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Life lessons: Lily Cole on what life has taught her

The supermodel turned author shares her theories about red heads, notions of right and wrong, and what brings her joy

The supermodel turned author shares her theories about red heads, notions of right and wrong, and what brings her joy

Lily Cole is a supermodel turned Cambridge graduate turned activist. She has launched several tech businesses, acted in and directed films and has just written a book about how to save the planet. She was born in Devon to a fisherman father and an artist mother who split when she was seven weeks old, was raised in London by her mother, and now lives with her husband – entrepreneur Kwame Ferreira – and their daughter, in Portugal

My morning ritual is…

My hypothetical morning ritual: 15 minutes’ meditation, 15 minutes of yoga. My actual morning ritual: keep snoozing as long as possible then bound into the day.

I feel optimistic about…

Nature. It is remarkable and powerful and when left to its own devices, does miraculous things.

If I wasn’t a writer/actor/model/filmmaker, I’d have liked to become…

A flower grower and florist. Maybe one day I will. My career has been quite varied. I started modelling so young and it didn’t feel like it fit my broader personality, so maybe on some level I’ve always been rebelling against that label.

The habit that has served me best in life is…

Asking lots of questions. I think the more questions you ask, the wiser and more aware you are of how impossible it is to understand anything in all its complexity.

The habit I’ve successfully kicked is…

Doubting myself – not listening to my inner critic. I mean, I’m not going to lie. I don’t think I’ve completely kicked it. But I’ve become better at trusting my intuition. And that feels really important, actually, as a way to navigate life.

My sources of joy are…

My daughter, friendships and family, nature, wild swimming, yoga, good music – I’m listening to a lot of world music like Madredeus, Yuma, Anouar Brahem and Ayub Ogada (see video below). And then serendipity – I absolutely love serendipity. I sometimes say it’s my religion. It brings me great joy when I feel like I’m in a flow of serendipity and things are just falling into place.

When things get tough I…

Call a friend or my sister (who is my best friend). When things get really tough, I call my mum. I also find meditation and yoga and good food can help lift me out of funks.

The book I wish everyone would read…

I’ve just started reading All We Can Save by Ayana Elizabeth Johnson and Katharine K. Wilkinson, and I also love Jonathan Safran Foer’s We Are the Weather, and Less is More by Jason Hickel. They’re all in that same space of thinking constructively about making the changes that can enable us to thrive as a species on this planet.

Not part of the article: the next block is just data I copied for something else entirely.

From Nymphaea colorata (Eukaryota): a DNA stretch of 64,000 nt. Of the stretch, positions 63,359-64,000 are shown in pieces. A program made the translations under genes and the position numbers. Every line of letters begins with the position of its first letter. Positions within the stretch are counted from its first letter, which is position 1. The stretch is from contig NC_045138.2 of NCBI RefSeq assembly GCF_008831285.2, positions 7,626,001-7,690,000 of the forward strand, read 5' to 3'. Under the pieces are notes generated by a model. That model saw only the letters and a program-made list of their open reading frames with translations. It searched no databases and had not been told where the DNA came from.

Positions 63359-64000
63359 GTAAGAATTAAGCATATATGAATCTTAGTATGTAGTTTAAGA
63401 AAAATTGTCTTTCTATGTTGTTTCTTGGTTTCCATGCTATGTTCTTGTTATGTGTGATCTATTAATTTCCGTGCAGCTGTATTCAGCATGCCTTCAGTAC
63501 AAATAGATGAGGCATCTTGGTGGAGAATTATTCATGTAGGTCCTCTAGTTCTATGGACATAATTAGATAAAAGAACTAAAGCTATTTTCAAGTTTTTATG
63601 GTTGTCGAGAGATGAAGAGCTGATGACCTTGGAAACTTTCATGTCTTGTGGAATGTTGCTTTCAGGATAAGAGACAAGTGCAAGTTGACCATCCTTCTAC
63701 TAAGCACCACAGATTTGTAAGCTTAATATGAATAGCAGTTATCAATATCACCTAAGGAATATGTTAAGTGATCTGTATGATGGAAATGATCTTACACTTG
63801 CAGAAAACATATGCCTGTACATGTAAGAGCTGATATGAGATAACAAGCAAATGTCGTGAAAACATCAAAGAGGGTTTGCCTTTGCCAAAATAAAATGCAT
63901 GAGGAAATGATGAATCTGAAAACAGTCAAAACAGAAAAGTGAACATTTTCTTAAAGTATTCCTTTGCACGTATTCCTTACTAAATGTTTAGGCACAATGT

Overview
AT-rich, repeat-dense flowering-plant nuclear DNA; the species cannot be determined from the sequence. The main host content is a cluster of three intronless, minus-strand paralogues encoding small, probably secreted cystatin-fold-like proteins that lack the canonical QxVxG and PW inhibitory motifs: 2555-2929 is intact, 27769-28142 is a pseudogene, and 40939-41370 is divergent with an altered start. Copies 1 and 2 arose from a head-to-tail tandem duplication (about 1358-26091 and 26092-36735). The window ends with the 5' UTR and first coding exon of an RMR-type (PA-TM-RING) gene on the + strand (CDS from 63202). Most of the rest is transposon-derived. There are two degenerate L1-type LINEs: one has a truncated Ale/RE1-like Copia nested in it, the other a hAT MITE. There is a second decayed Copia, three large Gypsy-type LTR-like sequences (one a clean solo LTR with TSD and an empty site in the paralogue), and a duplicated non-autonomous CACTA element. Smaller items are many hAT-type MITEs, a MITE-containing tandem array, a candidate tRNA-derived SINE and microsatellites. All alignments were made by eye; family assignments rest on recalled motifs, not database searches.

The big thing I’ve changed my mind about in life is…

How much I understand. Over time, the more complex I’ve understood the world to be, the more I’ve loosened my ideas of ‘right’ and ‘wrong’. The less opinionated I am, the more open I am to trying to understand different perspectives.

What keeps me awake at night…

Sometimes personal issues. Sometimes climate anxiety and global inequality.

My mum taught me…

To be sensitive to the suffering of others. She’s herself disabled, and I think that’s made her acutely attuned to other people’s pain. She brought us up communicating about that quite a lot, and it has an impact.

I have this theory that…

We don’t understand reality as much as the school books suggest. That the interaction between reality and consciousness is much more strange than we’re led to believe. In a connected way – as a magical redhead – I have a theory that the bullying of redheads in the UK, which is normalised in a way it isn’t in other cultures, might be connected to the historic wars against the Celts, and the treatment of redheaded women who were charged with being witches over the centuries.

I’d like to tell my younger self…

I was bullied quite a lot as a kid for being a redhead. I had a lot of self-doubt. So I would probably say: ‘being a redhead is a wonderful thing. Being different is a strength. You are beautiful and you’re going to have an amazing adventure of a life!’

Who Cares Wins: How to Protect the Planet You Love by Lily Cole is out now, published by Penguin. The Who Cares Wins podcast with Lily Cole is available now on Apple Podcast

Main image: Patricia Imbarus

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